According to Mark Granovetter’s ‘Strength of Weak Ties’ theory, acquaintances or ‘friends of friends’ are the source of creative and novel ideas. This is because they are outside of your ‘filter bubble’, or social circle, and therefore likely to have have different cultural or ideological perspectives that may broaden your own, and thus satisfy your need for self-direction and development. In fact, with the adoption of social media technologies, there is much research to suggest that in fact our social networks are becoming more isolated and less satisfying due to personalisation algorithms that narrow our stream of information and increases ‘niche picking’ rather than expanding our intellectual, political and spiritual horizons. To overcome this is difficult, as change, ambiguity and facing challenging beliefs can be uncomfortable. Yet, the more you reach outside of your current network to build new relationships and seek information from new sources, the more you will be able to find meaning in your life.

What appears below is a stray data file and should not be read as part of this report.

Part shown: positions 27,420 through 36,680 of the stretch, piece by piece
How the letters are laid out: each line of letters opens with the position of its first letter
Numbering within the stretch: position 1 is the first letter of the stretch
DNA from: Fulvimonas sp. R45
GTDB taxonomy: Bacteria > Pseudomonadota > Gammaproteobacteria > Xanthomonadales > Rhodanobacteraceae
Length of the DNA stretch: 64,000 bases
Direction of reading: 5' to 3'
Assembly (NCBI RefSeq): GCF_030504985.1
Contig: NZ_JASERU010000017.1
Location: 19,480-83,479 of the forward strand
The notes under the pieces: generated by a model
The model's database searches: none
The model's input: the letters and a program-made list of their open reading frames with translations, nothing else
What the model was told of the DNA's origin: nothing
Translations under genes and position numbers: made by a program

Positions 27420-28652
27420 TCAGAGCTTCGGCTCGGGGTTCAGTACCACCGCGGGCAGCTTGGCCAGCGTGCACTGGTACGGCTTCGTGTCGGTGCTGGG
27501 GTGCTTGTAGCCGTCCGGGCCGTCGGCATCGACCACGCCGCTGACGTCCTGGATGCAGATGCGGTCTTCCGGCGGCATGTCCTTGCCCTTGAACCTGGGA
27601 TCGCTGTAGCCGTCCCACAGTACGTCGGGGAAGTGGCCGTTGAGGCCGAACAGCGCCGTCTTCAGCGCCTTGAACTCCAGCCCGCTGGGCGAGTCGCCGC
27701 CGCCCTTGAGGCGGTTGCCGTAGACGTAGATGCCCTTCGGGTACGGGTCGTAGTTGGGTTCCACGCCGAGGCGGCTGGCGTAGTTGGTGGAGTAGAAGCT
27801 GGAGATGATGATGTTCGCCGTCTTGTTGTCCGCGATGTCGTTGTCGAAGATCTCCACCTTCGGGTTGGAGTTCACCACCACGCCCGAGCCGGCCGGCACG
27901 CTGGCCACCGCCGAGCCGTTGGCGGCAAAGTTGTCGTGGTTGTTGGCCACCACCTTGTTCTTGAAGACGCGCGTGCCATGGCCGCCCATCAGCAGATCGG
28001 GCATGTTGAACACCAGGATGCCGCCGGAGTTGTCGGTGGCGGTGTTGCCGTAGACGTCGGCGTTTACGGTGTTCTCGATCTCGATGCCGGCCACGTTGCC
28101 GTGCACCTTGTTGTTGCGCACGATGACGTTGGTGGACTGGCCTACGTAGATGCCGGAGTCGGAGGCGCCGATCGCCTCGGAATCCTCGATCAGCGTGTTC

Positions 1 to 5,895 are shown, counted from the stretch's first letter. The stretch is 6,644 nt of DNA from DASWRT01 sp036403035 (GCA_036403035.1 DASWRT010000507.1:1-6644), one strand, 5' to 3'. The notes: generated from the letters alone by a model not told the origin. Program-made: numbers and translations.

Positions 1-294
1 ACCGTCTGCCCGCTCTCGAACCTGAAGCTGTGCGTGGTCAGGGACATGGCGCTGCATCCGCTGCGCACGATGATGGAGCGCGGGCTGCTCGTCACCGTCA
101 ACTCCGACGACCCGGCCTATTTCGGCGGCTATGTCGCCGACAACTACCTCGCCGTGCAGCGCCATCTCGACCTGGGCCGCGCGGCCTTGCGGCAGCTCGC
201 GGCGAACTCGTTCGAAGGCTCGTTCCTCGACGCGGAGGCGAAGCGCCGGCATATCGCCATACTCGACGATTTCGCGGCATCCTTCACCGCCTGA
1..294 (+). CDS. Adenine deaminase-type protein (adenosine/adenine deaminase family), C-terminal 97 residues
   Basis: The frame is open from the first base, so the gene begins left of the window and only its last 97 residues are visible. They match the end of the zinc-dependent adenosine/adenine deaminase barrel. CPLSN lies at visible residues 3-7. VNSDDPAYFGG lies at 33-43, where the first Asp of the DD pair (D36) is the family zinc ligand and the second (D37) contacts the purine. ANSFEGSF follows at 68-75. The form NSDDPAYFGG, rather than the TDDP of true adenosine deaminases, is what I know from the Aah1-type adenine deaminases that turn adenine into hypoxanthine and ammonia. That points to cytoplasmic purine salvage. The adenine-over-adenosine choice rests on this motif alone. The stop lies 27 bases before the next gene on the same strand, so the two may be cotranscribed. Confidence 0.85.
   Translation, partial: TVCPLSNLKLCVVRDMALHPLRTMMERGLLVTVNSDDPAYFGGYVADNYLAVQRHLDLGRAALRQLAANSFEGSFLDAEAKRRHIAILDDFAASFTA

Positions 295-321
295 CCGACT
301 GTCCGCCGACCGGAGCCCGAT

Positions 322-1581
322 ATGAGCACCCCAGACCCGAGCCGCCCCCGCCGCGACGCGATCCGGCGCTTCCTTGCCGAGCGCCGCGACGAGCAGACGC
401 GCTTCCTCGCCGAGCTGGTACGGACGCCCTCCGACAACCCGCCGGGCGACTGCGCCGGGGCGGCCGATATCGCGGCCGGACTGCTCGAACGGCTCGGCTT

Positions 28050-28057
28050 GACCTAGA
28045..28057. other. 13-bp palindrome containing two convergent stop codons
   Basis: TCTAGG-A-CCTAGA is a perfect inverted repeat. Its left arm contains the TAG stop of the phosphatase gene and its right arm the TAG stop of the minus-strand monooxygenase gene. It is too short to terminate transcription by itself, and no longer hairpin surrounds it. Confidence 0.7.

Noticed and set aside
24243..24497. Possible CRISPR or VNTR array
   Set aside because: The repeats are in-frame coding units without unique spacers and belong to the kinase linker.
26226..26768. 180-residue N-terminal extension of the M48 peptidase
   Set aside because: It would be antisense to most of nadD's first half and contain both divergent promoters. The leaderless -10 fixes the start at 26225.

In a hyper connected world where we continue to face increasing amounts of complexity in our lives, trying to carve out a fulfilling and satisfying life is a challenge. Yet it is important to remember that your social network is arguably your greatest resource. Use it properly.